Next on the list is Parsec. Originally a service meant for streaming gaming PC locally or over the internet (in the same vein as steam in-home streaming, just with a much longer range) Parsec expanded to include the ability to rent a gaming PC from the cloud, where you can select from a list of available servers and locations with the cost per hour of each server clearly displayed in actual currency,as well as the extra monthly cost of a hard drive by size.
I picked the most cost-effective one in Amsterdam and apparently that decreased to also around 24 hours per 10 dollars of credit. These cloud PCs take about 5 to 10 minutes to start, and you’ve got to recollect to prevent them once you are done otherwise you will continue to be charged, something I learned the hard way, and once again you have to watch as the game installs while you are being charged for it.
In the end, what I got from it was a remote PC that could easily play Fortnite on the highest settings. Now, this is often the part where I got excited. I did not expect this to work at all over a wifi, even if I am using a good 5 GHz band. What I actually got was a perfect feed of the game with such a small amount of latency that I initially thought I was accidentally playing the game locally… (at ultra settings on 1080, like such a thing was possible) or streaming it from another PC in my apartment.
I had a few matches where I almost forgot I was playing on a foreign PC altogether. This experience was a window into how good this whole concept could be when the stars align and all the small things worked. The third service I tested was Vortex, a hybrid approach. Rather than renting a full desktop you pay a flat membership and select from a list of pre-installed games.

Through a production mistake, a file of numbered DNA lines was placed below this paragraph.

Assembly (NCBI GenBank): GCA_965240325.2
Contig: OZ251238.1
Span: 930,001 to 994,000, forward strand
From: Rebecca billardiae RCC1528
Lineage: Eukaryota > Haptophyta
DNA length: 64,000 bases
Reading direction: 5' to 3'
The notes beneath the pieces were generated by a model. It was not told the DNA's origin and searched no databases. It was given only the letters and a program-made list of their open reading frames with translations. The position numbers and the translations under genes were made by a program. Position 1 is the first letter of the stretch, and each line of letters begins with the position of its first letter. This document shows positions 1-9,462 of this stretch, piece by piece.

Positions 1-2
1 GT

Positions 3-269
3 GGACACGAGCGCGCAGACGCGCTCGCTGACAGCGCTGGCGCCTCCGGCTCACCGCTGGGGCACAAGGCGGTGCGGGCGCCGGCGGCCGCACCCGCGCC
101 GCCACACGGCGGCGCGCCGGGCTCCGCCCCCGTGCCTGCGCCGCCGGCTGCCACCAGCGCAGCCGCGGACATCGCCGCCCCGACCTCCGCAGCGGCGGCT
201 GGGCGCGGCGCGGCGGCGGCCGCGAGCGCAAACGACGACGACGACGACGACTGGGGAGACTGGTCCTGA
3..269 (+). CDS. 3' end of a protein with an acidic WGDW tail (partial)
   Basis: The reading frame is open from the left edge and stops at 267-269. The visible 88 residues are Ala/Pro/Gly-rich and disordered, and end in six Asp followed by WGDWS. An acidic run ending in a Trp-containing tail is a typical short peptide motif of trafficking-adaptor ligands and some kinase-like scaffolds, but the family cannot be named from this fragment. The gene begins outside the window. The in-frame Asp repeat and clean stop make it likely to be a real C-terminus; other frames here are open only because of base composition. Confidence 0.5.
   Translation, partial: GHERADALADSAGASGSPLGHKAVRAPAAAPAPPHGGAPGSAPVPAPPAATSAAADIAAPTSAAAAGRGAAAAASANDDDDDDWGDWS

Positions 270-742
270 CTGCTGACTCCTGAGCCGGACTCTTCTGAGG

This overcomes the matter of getting to pay to see your games install, but you continue to do got to own most of the large popular titles There are some included games in the subscription, but nothing very notorious. Still, from a purely monetary point of view, this does seem to be one of the cheapest options, with 10 dollars giving you an almost unlimited number of hours. This, in turn, has the additional disadvantage of their servers being pretty crowded.
I have to join a virtual queue every single time I wanted to play a game. And how was the experience? Well… Not very good. Between the constant skips within the video feed and the very noticeable input lag, there was no way I could have any chance of defending myself during this game. According to the website I am close to one of the data centers so maybe the service requires an even better PC. So, is cloud gaming the future and local PC gaming a thing of the past? Ok, no, look. Let’s imagine a set of conditions.
You live close to a data center of one of these services. B. You have access to a high-quality internet connection with low latency and no data caps. C. You live during a situation where it makes more sense to spend money on renting a PC instead of buying components, and yes this is very specific to what percentage hours of gaming you tend to do per week. D. You have a compatible device to receive the stream.
If you fulfill all of those then this thing will likely rock your world but the existence of that set of conditions means that for the moment these are niche services rather than a mainstream industry-changing trend. I don’t necessarily think that’s a nasty thing. My experience with Parsec, in particular, convinced me that as the quality of the global internet infrastructure evolves there is a place for cloud gaming as a consumer option while.
But, at least for now, it is not the wide revolution that a lot of people in my inbox seemed to believe. Still, a very cool option if you can make it work. One more thing, I was delighted to discover that Parsec has a client for Raspberry Pi that works really well to the point that I am planning to attach this guy to the rear of my front room TV and have it as a further lightweight option for gaming.
So yes, even with all my observation I do find that this concept has a lot of merits. Here is my hope that Geforce Now for PC, whenever is released, is another step in improving this technology. But, do you ever find yourself asking how these technologies work? How does information such as a low latency video feed of a game, or input from your controllers get passed through a wire into a PC miles away?